Your financial aid award letters may include several line items that refer to loans. The loan terminology and the formatting of the award letter may lead you to believe that your college costs are covered.
Please remember, loans do not lower the cost of college but add to your college costs in the form of interest charges and other potential charges.
As shown in the Department of Education’s College Financing Plan and the NASFAA Student Aid Offer Model, loan information should be shown in a separate section, not interspersed with the gift aid. And, although you may see terms like credit-based aid or self-help aid, all loans should be identified as loans.
Are student loans coming to your rescue or sinking your financial ship? Now is the time to get really clear on how student loan debt is showing up in your financial aid awards and what the long-term implications will be for that debt.
Before accepting any loans in an award offer, it is important to know the total amount of loans needed for all four years of college, as well as loan terms. This includes interest rates and potential repayment schedules. For a quick estimate of what your potential loan repayment amounts will be, visit finaid Loan Payment Calculator.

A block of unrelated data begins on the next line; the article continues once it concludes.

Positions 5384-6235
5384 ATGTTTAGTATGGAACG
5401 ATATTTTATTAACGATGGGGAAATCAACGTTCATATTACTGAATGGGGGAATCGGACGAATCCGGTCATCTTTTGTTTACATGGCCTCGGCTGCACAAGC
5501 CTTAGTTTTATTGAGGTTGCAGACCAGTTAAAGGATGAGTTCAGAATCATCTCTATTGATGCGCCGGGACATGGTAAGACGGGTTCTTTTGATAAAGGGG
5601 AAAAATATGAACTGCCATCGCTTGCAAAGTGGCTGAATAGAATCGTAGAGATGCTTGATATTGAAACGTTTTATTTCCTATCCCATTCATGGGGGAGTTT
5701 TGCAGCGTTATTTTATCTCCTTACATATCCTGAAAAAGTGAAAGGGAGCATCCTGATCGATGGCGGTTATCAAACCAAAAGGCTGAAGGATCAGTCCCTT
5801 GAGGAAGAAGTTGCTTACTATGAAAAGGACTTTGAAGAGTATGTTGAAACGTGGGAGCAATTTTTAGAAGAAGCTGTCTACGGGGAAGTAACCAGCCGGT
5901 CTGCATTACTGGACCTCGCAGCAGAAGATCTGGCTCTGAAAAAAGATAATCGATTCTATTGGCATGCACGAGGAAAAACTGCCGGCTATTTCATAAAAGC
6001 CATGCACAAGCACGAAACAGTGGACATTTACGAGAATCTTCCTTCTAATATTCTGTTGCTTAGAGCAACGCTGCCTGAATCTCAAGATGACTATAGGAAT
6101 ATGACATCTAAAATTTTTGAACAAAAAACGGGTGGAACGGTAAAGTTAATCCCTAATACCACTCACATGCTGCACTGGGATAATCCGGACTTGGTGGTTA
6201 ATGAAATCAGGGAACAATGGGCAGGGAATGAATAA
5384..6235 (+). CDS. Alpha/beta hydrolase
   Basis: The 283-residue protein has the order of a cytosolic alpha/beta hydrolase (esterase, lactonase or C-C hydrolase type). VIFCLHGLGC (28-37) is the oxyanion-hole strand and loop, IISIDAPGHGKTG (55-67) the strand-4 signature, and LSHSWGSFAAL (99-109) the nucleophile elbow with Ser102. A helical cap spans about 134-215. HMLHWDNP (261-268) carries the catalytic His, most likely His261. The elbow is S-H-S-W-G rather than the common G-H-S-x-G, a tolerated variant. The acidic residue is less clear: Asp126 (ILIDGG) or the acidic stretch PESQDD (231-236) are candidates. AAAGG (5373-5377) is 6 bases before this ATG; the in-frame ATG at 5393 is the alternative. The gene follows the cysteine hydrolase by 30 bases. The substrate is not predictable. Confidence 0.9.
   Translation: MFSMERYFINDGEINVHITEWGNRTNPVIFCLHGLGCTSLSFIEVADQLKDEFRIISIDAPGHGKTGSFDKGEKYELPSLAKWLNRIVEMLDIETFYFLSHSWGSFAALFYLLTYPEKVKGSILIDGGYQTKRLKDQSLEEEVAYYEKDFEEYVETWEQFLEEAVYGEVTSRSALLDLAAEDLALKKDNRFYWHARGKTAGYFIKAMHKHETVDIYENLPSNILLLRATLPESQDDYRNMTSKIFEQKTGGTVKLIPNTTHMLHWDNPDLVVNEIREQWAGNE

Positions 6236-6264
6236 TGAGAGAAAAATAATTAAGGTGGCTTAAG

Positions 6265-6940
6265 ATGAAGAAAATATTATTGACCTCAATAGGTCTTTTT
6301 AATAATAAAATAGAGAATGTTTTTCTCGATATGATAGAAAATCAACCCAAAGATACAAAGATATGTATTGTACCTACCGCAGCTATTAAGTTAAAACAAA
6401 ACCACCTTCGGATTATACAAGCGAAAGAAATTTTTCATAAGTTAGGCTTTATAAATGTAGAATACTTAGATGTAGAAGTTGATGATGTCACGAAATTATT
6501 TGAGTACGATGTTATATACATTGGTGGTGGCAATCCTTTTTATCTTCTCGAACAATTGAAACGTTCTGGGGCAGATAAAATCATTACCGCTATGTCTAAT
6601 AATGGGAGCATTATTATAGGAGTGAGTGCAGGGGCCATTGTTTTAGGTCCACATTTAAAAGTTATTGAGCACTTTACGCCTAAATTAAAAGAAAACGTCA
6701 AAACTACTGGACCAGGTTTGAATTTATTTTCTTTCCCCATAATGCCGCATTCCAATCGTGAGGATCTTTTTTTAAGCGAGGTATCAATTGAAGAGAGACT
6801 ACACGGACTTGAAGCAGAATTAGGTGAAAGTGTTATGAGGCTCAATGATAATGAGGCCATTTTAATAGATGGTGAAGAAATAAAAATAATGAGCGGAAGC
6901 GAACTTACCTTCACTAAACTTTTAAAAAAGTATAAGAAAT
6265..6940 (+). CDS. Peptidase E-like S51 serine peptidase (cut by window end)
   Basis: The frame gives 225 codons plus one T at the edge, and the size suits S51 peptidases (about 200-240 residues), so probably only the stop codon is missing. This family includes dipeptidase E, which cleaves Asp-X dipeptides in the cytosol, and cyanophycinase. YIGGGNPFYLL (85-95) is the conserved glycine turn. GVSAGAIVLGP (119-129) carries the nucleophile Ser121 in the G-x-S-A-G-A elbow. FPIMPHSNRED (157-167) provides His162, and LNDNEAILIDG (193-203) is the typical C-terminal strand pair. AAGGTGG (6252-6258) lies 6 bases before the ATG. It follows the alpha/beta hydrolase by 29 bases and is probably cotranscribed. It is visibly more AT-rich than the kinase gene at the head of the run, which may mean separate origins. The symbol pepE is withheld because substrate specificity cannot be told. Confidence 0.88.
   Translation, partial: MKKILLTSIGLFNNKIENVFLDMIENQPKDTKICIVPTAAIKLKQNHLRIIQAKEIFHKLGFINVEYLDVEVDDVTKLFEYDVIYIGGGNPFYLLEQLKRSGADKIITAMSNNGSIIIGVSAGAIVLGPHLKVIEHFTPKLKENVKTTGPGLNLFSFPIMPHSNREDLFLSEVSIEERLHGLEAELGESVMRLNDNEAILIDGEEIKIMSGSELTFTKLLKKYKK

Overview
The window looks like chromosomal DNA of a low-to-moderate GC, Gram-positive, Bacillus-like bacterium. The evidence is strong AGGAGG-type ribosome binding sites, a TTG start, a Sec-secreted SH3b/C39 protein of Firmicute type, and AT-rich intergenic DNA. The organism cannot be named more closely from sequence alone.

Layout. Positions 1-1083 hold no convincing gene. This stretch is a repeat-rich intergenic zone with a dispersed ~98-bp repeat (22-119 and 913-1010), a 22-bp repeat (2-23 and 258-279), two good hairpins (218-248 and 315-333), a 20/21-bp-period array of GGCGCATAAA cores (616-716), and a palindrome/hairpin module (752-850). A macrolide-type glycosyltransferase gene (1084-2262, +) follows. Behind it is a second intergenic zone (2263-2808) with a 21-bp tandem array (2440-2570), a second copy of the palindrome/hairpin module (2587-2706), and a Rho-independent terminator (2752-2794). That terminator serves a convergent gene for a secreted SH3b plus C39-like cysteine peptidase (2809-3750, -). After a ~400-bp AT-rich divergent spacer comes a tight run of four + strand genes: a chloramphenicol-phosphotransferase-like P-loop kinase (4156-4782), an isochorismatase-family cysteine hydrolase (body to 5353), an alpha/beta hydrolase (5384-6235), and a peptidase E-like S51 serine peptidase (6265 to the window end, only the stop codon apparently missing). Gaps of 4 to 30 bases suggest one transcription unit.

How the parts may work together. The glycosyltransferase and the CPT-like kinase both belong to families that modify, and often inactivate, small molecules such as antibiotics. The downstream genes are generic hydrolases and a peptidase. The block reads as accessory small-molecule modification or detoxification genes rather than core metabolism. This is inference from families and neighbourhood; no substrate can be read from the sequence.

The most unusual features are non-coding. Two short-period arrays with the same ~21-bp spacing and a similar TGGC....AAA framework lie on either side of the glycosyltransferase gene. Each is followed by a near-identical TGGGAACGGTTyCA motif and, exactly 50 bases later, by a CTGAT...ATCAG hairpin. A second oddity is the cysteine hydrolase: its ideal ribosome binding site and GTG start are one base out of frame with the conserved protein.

Just because loans are included in your aid offer does not mean you have to accept them. If a school is too reliant on loans in their aid offer, contact the school to determine if there are other options.
Lastly, also under the self-help aid category of your financial aid award, you may find the offer of Work Study. Before accepting it, determine if the work study stipend earned will be applied directly to the tuition bill or if it will be paid directly to the student, so you know what to expect as tuition payments come due.
Paying for college today is a real investment for families. Although a majority of students are getting some type of price break, college is still very expensive, and uninformed buyers will definitely pay more.
The financial aid award letter is at the center of helping you understand what a school expects you to pay. When these letters are opaque, disorganized, or incomplete, you could end up overpaying for college and taking on too much debt. It’s important to shine a light on your award letters. You need to understand the full cost of attendance, gift aid, the expected family contribution, and loans that may be available and their terms. This gives you the opportunity to make a more informed investment decision and better protect your financial future.
Hi Andrea, thanks to you and your brother:)
Much appreciated, thank you!